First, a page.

Last week LBC presenter James O’Brien dedicated an hour of current affairs broadcasting to address the people and skills shortages in hospitality.
Unusual, but on the money, as the shortages not only limit the ability of UK hospitality businesses to provide staycations, but also the ability of people wanting a holiday in the UK to enjoy one.
Details of the radio show are here, including a short audio clip where O’Brien succinctly sets the focus for LBC listener’s, 2.7 million a week.
Also last week, a global economic ratings agency took focus on the same issue, Fitch Ratings.
Fitch Ratings, S&P, and Moody’s analyse and rate businesses and national economies across the world, their ratings are part of the very fabric of how the world’s economies are measured.
Fitch Ratings in a report last week highlighted concerns around the issue of staff shortages facing the UK hospitality industry. Citing margin pressures resulting as a direct consequence of the shortages.
Their reasoning is twofold, firstly EU nationals that have left the UK following Brexit, and secondly employees that have switched sectors during the pandemic.
Ratings from Fitch influence decisions taken by large institutional investors, through reports and ratings applied to indicate the robustness of shares and other financial instruments, through their ‘AAA’ – ‘D’ ratings.
A report such as the UK Hospitality to Face Staff Shortages, Margin Pressures that we refer to above, will not do the hospitality businesses quoted on the London Stock Exchange any favours. Any downgrading of stock ratings from Fitch resonate quickly through money markets and carry enormous weight.
The shortage of staff is already a reality. In the days and weeks ahead as hospitality gears up for reopening it will get worse, as more people experienced in providing hospitality are needed, and simply are not available.
They are not available primarily, as they were forced to leave the UK post Brexit, and re-entry is barred, unless criteria almost impossible to meet is met.
Long story short, no business can afford to employ all their people in every position at a minimum basic salary of £26,500. Yet, this is the government’s minimum salary for non UK residents to now secure prior to being allowed to work in the UK. As well as also securing a job appointment with that salary pre-arrival. This is clearly unworkable, business and economic qualifications are not required to come to this conclusion.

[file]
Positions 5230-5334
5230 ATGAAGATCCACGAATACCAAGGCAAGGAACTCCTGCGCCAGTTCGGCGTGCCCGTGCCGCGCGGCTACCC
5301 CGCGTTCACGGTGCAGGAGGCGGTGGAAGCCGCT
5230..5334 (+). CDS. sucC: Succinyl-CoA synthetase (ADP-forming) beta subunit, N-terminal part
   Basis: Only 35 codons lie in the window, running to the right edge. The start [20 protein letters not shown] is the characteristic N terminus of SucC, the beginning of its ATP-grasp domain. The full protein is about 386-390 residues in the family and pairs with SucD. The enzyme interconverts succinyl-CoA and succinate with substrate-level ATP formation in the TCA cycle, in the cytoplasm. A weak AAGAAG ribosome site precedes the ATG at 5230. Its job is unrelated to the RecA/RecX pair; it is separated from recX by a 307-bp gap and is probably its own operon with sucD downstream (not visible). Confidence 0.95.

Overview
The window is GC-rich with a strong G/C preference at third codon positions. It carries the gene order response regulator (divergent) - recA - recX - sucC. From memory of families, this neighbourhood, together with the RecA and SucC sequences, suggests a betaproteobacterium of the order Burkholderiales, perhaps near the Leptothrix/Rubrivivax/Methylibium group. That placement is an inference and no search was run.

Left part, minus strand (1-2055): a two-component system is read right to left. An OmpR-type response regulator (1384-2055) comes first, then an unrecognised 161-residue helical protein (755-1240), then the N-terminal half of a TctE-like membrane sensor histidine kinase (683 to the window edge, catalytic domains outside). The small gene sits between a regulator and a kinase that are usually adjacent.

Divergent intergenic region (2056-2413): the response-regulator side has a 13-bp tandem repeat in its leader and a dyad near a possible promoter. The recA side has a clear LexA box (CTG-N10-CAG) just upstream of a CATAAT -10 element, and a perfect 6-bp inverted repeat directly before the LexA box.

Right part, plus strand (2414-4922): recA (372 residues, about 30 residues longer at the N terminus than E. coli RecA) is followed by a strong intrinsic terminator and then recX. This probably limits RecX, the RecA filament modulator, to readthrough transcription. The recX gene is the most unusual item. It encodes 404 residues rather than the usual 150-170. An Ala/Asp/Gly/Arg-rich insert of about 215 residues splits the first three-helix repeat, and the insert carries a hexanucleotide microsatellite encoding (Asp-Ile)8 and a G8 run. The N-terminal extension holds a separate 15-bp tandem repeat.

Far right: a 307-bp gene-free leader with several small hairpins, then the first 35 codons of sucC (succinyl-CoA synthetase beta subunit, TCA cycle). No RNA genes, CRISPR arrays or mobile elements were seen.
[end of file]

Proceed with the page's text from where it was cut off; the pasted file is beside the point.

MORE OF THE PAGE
So, why didn’t the government see this coming you may ask, surely most people can see the outcomes of this Brexit legislation quite easily. We have written about it ad infinitum for years before we got anywhere near to this point.
The government may have been willing to put up with a bit of moaning and groaning from hospitality about difficulties in recruiting people post Brexit. But they did not anticipate Covid creating a holiday vacuum, and millions of people wanting to fill it.
They are now also not prepared for those holidays being unavailable or limited, and the political impact from voters denied them.
People have had much to put up with over the past year or so, now testing their tolerance further, by denying them a holiday may just be one test to many.
News from the hospitality and catering industry is also being featured extensively in our Facebook and twitter social media accounts with the opportunity to engage with others in hospitality and share your views.
Hospitality & Catering News: National radio and economic institutions address concerns Brexit will limit hospitality and staycations. – 3 May 2021 – National radio and economic institutions address concerns Brexit will limit hospitality and staycations.
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